No state fines for nursing home with black mold, sleeping workers and no nurse on duty
One of Iowa’s top nursing home regulators worked for the industry before and immediately after he was tasked with overseeing such facilities. (Photo by Iowa Department of Inspections and Appeals)
No state fines are being imposed against an Iowa nursing home where employees slept on duty, where a resident had to call 911 for medical assistance, and where widespread mold was uncovered last month.
After fielding seven complaints about conditions at the QHC-Mitchellville nursing home in Polk County, state inspectors visited the home in July and August and concluded the 44 residents who lived there were in immediate jeopardy.
The Iowa Department of Inspections and Appeals ultimately cited the home for 10 violations of federal regulations and eight violations of state regulations, and proposed, but did not actually impose, a fine of $36,750. The state fine is being held in suspension while the Centers for Medicare and Medicaid Services considers the imposition of federal fines. The state has the option of imposing fines if CMS fails to act.
Last year, the home was fined $156,003 by the federal government as a result of three separate state inspections.
Among the problems noted by DIA’s inspectors during their August visit to the QHC home:
— Resident calls 911
After a resident complained to the staff that she was worried about fluid in her lungs, a nurse examined the woman and allegedly said no emergency intervention was needed. Later that same day, the resident dialed 911. The fire department responded, but the QHC staff told the medics the woman who summoned them was “doing well” and was merely complaining. The medics assessed the woman’s condition and transported her to a hospital where she was admitted for five days and treated for a virus.
— Staff sleeping on duty
The home was cited for insufficient staff, with one resident telling inspectors that one of the night staff routinely sleeps during his or her shift and had set up a bed in the front lobby for that purpose. Another resident reported seeing workers sleeping in the home’s dining room.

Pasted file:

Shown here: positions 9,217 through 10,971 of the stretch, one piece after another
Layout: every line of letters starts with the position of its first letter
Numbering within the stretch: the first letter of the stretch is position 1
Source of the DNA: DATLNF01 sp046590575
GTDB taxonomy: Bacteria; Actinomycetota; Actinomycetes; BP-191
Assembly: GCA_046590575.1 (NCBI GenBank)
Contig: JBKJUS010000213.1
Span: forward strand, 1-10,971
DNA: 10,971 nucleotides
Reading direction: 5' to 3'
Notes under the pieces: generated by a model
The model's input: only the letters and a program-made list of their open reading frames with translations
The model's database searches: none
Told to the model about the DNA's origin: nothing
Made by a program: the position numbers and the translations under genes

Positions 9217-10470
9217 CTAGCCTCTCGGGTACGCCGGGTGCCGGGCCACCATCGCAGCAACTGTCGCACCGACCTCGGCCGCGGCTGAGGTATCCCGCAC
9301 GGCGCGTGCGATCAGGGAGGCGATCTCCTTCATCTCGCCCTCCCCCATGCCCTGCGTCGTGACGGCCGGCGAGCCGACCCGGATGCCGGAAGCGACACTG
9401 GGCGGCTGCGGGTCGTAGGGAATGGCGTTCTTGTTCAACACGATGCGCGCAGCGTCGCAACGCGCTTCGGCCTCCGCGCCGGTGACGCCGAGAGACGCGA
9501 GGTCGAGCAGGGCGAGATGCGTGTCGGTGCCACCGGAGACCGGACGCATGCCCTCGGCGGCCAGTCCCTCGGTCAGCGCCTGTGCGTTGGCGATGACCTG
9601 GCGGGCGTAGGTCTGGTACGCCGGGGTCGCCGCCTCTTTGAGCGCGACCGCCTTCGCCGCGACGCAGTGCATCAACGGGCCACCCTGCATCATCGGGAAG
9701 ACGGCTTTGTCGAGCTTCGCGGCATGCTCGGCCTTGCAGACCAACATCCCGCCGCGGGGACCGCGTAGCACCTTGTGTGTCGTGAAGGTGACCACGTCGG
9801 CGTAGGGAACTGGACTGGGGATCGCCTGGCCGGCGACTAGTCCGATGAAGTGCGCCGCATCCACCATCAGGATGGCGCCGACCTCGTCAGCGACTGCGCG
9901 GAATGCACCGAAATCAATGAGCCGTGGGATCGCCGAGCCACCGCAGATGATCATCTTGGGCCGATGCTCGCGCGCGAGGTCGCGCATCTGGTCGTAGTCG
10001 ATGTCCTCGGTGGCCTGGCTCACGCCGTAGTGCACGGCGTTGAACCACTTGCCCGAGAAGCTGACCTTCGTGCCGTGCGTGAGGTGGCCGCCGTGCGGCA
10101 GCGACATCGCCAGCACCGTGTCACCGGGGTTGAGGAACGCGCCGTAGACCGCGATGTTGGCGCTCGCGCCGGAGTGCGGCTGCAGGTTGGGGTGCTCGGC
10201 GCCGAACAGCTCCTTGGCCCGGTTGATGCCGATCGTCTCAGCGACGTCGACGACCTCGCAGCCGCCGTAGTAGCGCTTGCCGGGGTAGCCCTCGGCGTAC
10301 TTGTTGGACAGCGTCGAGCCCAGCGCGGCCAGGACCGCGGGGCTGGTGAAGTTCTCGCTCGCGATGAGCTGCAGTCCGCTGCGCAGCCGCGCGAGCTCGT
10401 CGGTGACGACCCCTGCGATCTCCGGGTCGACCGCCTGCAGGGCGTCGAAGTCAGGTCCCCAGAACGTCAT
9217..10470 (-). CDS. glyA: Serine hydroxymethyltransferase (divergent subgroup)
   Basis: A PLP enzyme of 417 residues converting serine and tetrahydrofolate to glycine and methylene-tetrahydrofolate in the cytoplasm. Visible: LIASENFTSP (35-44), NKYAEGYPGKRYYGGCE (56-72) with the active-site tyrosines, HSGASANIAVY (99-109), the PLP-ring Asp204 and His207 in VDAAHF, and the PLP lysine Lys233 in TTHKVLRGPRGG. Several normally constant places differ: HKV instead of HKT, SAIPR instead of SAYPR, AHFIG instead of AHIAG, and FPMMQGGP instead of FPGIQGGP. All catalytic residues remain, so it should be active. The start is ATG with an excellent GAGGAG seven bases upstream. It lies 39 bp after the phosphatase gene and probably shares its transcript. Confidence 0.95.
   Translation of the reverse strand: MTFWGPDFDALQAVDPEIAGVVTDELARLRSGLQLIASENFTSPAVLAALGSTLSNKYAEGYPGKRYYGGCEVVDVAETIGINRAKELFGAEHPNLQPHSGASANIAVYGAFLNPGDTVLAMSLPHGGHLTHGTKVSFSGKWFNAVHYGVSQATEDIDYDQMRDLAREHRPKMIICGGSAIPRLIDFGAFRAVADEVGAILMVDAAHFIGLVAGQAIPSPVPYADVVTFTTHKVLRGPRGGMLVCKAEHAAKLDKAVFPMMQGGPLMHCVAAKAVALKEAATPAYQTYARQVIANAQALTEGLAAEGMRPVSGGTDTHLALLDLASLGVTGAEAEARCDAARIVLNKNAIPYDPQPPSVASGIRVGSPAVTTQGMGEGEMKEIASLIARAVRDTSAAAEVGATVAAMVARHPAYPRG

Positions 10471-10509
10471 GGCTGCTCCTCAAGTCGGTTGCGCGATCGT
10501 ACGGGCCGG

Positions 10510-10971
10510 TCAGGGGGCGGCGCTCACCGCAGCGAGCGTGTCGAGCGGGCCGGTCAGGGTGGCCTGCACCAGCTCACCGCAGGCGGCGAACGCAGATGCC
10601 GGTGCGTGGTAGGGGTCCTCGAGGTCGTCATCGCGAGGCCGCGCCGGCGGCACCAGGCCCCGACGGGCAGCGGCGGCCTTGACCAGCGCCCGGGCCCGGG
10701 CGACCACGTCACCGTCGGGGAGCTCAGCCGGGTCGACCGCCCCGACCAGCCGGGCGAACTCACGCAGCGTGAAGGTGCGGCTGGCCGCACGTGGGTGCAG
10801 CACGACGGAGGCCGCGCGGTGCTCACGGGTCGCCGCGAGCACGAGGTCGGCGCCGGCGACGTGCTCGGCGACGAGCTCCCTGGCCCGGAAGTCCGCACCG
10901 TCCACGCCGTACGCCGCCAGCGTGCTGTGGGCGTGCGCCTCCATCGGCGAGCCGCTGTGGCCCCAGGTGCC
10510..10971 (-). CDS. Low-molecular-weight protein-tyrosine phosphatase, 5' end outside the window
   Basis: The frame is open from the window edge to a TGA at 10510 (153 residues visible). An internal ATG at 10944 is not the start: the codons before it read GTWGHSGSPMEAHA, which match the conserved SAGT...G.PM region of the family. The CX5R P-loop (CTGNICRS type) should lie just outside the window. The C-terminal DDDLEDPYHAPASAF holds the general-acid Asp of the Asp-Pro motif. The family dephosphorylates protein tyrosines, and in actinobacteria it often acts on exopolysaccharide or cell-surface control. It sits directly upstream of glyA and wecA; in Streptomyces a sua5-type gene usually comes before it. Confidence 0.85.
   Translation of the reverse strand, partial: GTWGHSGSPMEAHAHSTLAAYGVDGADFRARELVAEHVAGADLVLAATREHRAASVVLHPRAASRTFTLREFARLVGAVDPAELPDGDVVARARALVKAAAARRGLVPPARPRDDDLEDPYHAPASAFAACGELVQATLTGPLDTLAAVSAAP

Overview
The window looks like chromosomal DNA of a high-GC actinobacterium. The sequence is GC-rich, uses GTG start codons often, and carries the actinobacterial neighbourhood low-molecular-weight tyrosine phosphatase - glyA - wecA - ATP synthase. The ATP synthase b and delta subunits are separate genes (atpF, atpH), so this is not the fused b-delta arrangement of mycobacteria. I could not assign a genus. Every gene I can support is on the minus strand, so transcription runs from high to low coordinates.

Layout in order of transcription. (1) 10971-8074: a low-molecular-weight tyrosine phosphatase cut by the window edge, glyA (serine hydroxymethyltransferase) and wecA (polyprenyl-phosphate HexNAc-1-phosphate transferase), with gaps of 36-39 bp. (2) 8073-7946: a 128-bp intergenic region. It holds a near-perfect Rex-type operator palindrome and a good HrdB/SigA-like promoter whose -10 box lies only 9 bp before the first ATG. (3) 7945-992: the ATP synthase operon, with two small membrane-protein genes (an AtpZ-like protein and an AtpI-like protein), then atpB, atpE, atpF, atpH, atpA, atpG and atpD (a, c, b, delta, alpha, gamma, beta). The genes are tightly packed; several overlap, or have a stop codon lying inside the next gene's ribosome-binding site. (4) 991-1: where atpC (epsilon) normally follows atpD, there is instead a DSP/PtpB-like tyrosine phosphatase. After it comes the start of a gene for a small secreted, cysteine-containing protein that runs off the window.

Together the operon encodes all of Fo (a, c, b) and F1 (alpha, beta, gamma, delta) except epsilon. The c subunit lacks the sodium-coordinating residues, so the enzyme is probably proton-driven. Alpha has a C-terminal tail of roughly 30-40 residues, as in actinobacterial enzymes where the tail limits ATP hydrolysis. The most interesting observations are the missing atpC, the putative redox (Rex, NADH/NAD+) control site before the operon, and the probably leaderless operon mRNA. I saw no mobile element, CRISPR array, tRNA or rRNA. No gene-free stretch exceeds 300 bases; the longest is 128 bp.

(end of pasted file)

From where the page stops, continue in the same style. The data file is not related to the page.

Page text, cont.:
At 3:30 a.m. on July 15, an inspector watched as one employee reclined in a chair, in the dark, with a chair positioned in front of her to serve as a footrest. The worker’s shoes were off, her eyes were closed, she had a blanket pulled up to her chin, and a fan was positioned nearby to blow on her. At that point, another worker, wearing no shoes, walked out of a nearby darkened office where two chairs had been positioned to face each other with blankets over the top of them.
A resident, seated nearby in a wheelchair, told the inspector, “See? I told you.”
The home was cited for placing residents in immediate jeopardy but one day later that violation was downgraded in light of the home’s plans to educate the staff on the need to remain awake at work.
— Toxic mold
Areas of the home appeared to have sustained water damage and mold growth due to a leaky roof. Inspectors observed peeling wallpaper near the ceiling, as well as large sections of ceiling tile that were stained brown. Windowsills were reported by inspectors to be “rotted, mushy and unpaintable,” and drywall was reported to be “soft and squishy.”
When the outer paper layer of the drywall was pulled back in one room, it revealed a black, mottled area that suggested mold was present. In other areas of the building, inspectors found cracked windowpanes, a rotted windowsill, and soft, peeling drywall.
Ten residents of the home were immediately relocated to other rooms, with priority given to residents in rooms with confirmed stachybotrys – better known as toxic black mold, which can cause severe respiratory problems and contribute to fatigue and depression.